Larger Farms, Environmental Policy Affecting Manure Management
Changes in the structure of livestock farms from smaller to larger increasingly specialized operations have altered manure management practices. Large-scale livestock operations are striving to develop ways to manage the problems associated with concentrating more livestock on confined animal feeding operations, including the problems posed by nutrient (nitrogen and phosphorus) management, and ammonia and methane emissions.
At the same time, changes to the Clean Water Act, State regulations, and local conflicts over odor are requiring livestock producers to more carefully consider their manure management decisions. In the hog industry, changing Federal and State environmental policies encouraged a shift in production from the Southeast to the Midwest during the late 1990s to mid-2000s. The regional shift in hog production was in part a response to State regulations in the Southeast focused on reducing the waste and odor associated with large manure lagoons and an increasing number of Federal and State policies aimed at reducing land applications of manure.
Data from USDA’s 1998 and 2004 Agricultural Resource Management Survey of U.S. hog producers indicate how hog farm structure and manure management have been changing. The largest hog operations account for a larger share of total production—up from 34 percent in 1998 to 46 percent in 2004. At the same time, these large operations appear to have altered their manure management practices in anticipation of binding nutrient application constraints proposed under the Clean Water Act.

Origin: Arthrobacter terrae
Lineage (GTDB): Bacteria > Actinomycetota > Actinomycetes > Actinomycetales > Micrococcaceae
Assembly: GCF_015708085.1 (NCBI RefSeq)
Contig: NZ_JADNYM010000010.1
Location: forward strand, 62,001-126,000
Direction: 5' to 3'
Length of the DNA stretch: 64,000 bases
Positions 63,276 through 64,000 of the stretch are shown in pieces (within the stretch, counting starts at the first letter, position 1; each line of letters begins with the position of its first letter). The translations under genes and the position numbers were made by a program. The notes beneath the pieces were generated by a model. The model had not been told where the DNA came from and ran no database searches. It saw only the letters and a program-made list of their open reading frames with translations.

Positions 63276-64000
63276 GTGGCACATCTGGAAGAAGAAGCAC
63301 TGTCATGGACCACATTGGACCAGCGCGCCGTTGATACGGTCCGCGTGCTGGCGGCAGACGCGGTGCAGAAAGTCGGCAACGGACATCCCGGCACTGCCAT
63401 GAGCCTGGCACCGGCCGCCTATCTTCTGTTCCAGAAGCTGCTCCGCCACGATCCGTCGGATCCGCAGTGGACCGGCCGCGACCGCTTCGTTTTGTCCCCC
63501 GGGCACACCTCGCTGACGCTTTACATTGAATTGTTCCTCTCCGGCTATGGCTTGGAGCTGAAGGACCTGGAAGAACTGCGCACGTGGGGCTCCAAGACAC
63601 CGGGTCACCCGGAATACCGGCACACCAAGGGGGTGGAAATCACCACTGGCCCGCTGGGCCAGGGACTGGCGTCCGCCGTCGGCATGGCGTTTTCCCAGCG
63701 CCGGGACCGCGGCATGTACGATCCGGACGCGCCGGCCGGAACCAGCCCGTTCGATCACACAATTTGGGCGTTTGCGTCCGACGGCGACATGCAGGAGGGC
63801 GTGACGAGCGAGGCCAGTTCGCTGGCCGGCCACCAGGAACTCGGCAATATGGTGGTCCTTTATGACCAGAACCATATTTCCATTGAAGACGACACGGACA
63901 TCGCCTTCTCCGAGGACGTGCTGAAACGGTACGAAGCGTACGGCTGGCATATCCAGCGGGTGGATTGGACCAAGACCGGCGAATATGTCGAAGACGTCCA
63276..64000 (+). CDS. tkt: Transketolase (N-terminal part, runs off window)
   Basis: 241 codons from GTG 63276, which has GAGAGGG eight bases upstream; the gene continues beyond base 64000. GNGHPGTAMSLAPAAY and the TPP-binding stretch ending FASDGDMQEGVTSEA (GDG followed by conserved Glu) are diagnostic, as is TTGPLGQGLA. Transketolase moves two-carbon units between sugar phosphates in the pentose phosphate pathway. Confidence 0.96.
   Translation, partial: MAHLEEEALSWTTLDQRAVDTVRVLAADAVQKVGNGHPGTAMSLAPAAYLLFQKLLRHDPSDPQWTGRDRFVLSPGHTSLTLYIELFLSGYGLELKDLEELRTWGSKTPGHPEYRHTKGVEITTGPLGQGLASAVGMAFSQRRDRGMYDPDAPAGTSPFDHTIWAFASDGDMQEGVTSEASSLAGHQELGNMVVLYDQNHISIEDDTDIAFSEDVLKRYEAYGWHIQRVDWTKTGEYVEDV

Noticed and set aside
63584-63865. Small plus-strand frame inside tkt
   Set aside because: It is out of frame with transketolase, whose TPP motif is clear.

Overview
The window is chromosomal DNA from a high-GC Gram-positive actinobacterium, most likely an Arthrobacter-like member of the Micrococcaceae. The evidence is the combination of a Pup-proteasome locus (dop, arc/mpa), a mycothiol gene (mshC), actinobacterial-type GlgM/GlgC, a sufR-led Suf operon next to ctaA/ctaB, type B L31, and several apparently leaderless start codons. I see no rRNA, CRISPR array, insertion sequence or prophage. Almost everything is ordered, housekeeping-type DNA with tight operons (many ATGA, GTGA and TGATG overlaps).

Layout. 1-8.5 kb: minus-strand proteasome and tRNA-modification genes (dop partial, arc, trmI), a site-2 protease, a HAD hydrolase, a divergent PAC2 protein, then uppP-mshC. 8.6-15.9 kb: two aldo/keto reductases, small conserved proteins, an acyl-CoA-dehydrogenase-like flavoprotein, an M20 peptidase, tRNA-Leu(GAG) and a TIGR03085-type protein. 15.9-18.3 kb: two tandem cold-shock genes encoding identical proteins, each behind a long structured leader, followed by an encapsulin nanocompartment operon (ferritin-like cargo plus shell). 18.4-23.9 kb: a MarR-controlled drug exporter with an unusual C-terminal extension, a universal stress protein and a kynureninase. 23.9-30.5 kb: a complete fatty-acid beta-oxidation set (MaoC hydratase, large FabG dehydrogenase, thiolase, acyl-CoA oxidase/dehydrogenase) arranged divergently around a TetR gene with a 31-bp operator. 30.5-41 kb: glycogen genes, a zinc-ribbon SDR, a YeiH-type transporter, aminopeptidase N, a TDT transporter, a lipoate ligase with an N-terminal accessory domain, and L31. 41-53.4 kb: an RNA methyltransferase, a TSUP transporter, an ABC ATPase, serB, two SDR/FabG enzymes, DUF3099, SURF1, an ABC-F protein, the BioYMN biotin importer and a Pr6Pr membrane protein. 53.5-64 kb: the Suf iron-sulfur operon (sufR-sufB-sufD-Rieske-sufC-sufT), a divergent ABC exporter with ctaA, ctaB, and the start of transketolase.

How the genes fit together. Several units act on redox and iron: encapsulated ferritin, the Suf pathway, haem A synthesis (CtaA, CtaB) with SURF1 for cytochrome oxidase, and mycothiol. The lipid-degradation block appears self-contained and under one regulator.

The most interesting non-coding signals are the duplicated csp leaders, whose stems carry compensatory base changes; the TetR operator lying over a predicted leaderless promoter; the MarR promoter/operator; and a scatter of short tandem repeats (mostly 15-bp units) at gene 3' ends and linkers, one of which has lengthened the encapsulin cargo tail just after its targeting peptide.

Between 1998 and 2004, large hog farms removed more manure from their operations, reduced the amount of commercial fertilizer they applied to crops receiving manure, and increased manure application to crops with higher nutrient needs. They also used more feed additives that reduce the phosphorus content of manure, tested more often for manure nutrient value, and increased their use of comprehensive nutrient management plans.
The use of pit/tank manure storage systems increased, and the use of solid manure spreading declined in favor of incorporating liquid manure into the soil, thereby reducing the risk of nutrient runoff, air pollution, and odor. Hog feed efficiency also increased, reducing the amount of manure excreted per animal.
Manure nutrient application intensity generally increases with the size of a livestock operation as animals are concentrated on the farmland. However, the decline in application intensity among the largest hog operations between 1998 and 2004 suggests that environmental policy is contributing to the adoption of conservation-compatible manure management practices.
Changes in Manure Management in the Hog Sector: 1998-2004, by Nigel Key, William D. McBride, and Marc Ribaudo, USDA, Economic Research Service, March 2009